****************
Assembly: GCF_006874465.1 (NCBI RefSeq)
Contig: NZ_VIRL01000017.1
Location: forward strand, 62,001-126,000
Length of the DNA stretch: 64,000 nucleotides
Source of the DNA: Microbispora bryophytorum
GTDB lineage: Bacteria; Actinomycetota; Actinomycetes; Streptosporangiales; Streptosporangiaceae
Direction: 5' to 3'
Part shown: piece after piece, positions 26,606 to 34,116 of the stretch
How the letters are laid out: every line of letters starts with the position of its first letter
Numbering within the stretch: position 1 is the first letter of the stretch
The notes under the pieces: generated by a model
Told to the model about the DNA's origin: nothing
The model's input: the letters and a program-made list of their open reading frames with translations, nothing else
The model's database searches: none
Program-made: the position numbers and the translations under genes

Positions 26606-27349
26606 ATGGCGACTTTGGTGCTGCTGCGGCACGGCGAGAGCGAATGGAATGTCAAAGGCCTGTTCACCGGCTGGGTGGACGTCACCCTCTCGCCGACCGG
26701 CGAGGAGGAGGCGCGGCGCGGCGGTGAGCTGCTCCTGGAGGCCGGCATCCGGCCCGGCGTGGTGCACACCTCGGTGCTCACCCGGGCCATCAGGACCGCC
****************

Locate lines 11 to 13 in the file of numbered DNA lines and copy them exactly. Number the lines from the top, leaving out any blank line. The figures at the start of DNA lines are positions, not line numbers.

The notes under the pieces: generated by a model
Told to the model about the DNA's origin: nothing
The model's input: the letters and a program-made list of their open reading frames with translations, nothing else